Outside of limited examples like this, the research on microdosing has produced mixed and sometimes contradictory results. An exploratory study that used the reports of thousands of microdosers from over 59 countries found improvements in negative moods, particularly depression, and increases in positive attitudes were observed after repeated microdoses (Fadiman & Korb, 2019). In both clinical and non-clinical populations, microdosers observed increased energy, improved work effectiveness, and improved health habits.


A more recent systematic study found that microdosers experienced less depression, anxiety, and a greater ability to concentrate compared to a placebo group (Polito & Stevenson, 2019). But this same study also showed that people could often not tell whether they had received the placebo or not and that they were generally inaccurate in predicting the effects of microdosing on them. Specifically, many people predicted that microdosing would make them more creative, which was not reflected in the results.


Other research suggests people can tell if they are taking a placebo or a microdose of psychedelics, implying that the positive effects are at least partially due to people expecting to experience them (Szigeti et al., 2021). Analysis of the 2019 Global Drug Survey data suggests that while microdosers experience enhanced mood, creativity, focus, and sociability, it also found that setting an intention for microdosing did not necessarily lead to more benefits (Petranker et al., 2020).


Despite these contradictions, it is clear that people who microdose overwhelmingly experience and report positive impacts in their lives, even if science can't yet explain exactly why or how this happens.



Microdosing Regimes and Practices


The two most popular drugs used for microdosing are LSD and psilocybin mushrooms ("magic mushrooms"). Based on his research into microdosing that he has done since 2012, James Fadiman, Ph.D., has provided a basic overview of the microdosing protocol. LSD or psilocybin mushrooms can be microdosed using this method.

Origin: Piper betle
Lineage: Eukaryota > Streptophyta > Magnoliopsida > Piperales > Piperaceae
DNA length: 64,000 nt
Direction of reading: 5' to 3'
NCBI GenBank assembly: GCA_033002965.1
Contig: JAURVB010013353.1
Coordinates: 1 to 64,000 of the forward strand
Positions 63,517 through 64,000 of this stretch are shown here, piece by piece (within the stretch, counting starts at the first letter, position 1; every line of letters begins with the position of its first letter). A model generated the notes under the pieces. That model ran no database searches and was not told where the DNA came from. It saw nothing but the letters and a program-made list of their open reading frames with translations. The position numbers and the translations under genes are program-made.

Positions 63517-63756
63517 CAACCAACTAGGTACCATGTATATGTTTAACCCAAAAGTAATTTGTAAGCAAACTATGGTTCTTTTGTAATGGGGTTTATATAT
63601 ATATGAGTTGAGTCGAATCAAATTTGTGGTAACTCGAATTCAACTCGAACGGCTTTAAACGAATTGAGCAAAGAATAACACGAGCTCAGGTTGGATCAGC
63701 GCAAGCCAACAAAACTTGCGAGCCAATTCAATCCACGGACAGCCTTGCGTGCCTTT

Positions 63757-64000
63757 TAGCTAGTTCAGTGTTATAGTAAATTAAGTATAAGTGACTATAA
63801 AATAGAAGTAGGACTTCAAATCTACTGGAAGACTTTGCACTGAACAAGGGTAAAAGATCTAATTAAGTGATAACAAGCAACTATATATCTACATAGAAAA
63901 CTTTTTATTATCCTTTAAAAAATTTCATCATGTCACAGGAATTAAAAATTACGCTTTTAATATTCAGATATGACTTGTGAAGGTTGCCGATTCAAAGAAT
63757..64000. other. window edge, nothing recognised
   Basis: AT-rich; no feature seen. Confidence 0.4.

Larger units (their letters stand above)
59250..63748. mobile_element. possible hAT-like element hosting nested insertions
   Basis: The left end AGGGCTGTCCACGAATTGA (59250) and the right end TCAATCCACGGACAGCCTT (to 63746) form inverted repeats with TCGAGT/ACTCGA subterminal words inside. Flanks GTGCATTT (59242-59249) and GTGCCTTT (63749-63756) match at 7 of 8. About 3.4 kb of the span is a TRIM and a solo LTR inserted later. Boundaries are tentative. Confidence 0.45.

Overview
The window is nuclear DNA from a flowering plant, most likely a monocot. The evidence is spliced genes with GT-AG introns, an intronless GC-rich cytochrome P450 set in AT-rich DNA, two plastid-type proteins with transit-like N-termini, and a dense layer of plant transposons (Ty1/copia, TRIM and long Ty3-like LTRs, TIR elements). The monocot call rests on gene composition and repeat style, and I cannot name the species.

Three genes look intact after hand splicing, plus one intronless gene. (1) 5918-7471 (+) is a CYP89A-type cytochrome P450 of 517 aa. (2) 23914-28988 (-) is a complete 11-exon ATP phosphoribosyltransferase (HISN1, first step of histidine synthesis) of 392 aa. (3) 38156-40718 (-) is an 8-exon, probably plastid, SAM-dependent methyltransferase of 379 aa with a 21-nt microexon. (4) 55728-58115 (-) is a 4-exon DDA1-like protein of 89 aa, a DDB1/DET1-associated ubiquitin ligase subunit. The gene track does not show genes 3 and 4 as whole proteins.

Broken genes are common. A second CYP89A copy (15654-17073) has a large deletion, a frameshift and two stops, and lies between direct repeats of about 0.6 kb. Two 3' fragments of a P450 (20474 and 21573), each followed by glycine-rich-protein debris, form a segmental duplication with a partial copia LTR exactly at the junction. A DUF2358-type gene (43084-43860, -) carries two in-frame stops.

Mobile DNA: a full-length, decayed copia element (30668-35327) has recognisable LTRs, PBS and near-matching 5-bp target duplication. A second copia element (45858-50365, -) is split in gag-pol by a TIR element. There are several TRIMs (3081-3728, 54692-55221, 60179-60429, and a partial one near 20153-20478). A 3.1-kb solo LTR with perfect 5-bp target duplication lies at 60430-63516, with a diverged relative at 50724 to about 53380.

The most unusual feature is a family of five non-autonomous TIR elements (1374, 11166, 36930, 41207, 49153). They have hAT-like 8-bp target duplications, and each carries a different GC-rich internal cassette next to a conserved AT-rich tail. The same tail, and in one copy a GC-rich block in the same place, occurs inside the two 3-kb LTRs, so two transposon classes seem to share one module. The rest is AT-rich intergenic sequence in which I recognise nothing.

Dr. Fadiman's protocol calls for one day on and two days off. If the first dose is taken on Monday, the second dose should be taken on Thursday. After microdosing for 6–8 weeks, pause your protocol for at least a week to assess the impact of the experience and adjust as needed. Breaks are also important to avoid developing a tolerance to microdosing.


Dose:


Although this varies per person, a true microdose (or low dose) whose effects are sub-perceptual is roughly equal to one-tenth of a standard dose. The typical LSD dosage is 100 micrograms, making a microdose equal to 10 micrograms. A regular dose of psilocybin is 3.5 grams of dried mushrooms. So, 0.1 to 0.3 grams of mushrooms constitute a microdose. Both substances are potent enough so that figuring out an appropriate dose isn't something you can do with standard kitchen scales or visually.



Mushrooms


If you are microdosing mushrooms, you will need scales that are accurate down to 0.01 grams. Since all psilocybe mushrooms have natural variations in the amount of psilocybin they contain, you will get more consistent results if you process your dried mushrooms in an electric coffee grinder. You can measure the resulting powder into gelatin or vegan capsules, meaning that you can weigh out and store doses in advance, which is more convenient than breaking out the scales every three days. Powdered mushrooms, like whole dried ones, should be stored in an airtight container in a cool, dark place.



LSD